A modelling tool used to ensure health trusts maintain sufficient levels of life-saving equipment and bed spaces during the COVID-19 pandemic has been praised during a BBC Spotlight interview for helping the Royal Devon & Exeter Hospital to adapt to change during the pandemic.
The tool was created as a result of a collaboration between PenARC, University of Exeter Researchers and the Northern Devon Healthcare NHS Trust (NDHT) and the Royal Devon and Exeter NHS Foundation Trust (RDEFT). The project was led by Professor Gavin Shaddick, resulting in the development of a new data modelling tool to help forecast demand on crucial NHS resources across the region.
The modelling tool forecasts have been used to help predict the demand for in-patient beds, intensive care, PPE, ventilators, oxygen and testing kits. The analysis works by comparing local patterns of the spread of COVID-19 with other areas nationally and abroad. The researchers can use daily ‘live’ data to adjust their forecasts as the spread of the disease evolves in local populations.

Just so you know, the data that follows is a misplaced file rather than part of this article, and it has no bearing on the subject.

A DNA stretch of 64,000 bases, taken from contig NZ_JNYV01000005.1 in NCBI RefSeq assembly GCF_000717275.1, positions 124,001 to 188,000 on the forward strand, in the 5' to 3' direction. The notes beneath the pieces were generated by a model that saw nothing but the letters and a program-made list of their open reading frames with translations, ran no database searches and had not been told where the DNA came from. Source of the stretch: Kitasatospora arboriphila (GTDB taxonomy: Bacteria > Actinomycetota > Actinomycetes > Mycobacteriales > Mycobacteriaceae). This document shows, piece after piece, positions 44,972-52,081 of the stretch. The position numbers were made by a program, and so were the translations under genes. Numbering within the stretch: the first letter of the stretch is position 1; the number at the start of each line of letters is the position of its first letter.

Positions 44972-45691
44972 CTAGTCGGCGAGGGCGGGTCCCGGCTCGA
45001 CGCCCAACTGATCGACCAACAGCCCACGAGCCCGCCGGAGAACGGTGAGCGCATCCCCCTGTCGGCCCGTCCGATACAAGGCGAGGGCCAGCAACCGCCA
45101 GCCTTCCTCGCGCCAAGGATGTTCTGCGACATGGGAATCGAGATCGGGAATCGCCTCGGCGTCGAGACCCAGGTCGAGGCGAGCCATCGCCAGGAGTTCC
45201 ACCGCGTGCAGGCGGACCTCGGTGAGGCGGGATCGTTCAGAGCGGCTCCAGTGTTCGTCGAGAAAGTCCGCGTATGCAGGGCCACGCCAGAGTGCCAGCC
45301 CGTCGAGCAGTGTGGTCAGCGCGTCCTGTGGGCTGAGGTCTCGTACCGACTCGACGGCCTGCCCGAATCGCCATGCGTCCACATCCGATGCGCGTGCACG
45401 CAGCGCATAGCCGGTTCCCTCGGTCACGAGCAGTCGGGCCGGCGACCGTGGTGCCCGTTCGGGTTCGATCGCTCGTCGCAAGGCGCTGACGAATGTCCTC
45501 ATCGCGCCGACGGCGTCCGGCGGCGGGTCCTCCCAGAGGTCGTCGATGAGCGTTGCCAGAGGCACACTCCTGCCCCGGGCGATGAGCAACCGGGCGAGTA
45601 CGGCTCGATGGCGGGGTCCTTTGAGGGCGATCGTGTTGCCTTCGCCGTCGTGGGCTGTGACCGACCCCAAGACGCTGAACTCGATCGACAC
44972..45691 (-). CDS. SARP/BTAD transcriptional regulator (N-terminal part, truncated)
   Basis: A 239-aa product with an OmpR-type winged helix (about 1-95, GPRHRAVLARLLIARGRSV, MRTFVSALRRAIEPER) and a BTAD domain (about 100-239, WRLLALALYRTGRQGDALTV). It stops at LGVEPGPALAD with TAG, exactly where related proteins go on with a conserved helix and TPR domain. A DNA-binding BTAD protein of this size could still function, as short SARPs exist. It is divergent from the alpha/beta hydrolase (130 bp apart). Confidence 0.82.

Speaking to BBC Spotlight and reflecting on the current challenges and pressures of the ongoing COVID-19 pandemic, Adrian Harris, Chief Medical Officer at RDEFT and NDHT said: “I’m really grateful to the work of the University of Exeter and the CCG, they’ve provided a really fantastic model. We can see that we will see a gradual increase in covid patients into our hospitals over the next few weeks and months.”
Professor Gavin Shaddick said: “I am delighted to hear our modelling work is continuing to make a real difference to our local healthcare services. This was a truly collaborative effort, and it was an honour to work with our NHS colleagues to develop this tool. Data is key to understanding the spread of COVID-19, and our forecasting tool can give our healthcare colleagues confidence in making evidence-based decisions during these challenging times.”
The forecasting model developed by the University team has been made available online to a group of senior clinicians including microbiologists, disease infection and prevention specialists and executives as well as public health and commissioning experts.
NHS Trusts who are interested in making use of the tool should contact firstname.lastname@example.org in the first instance.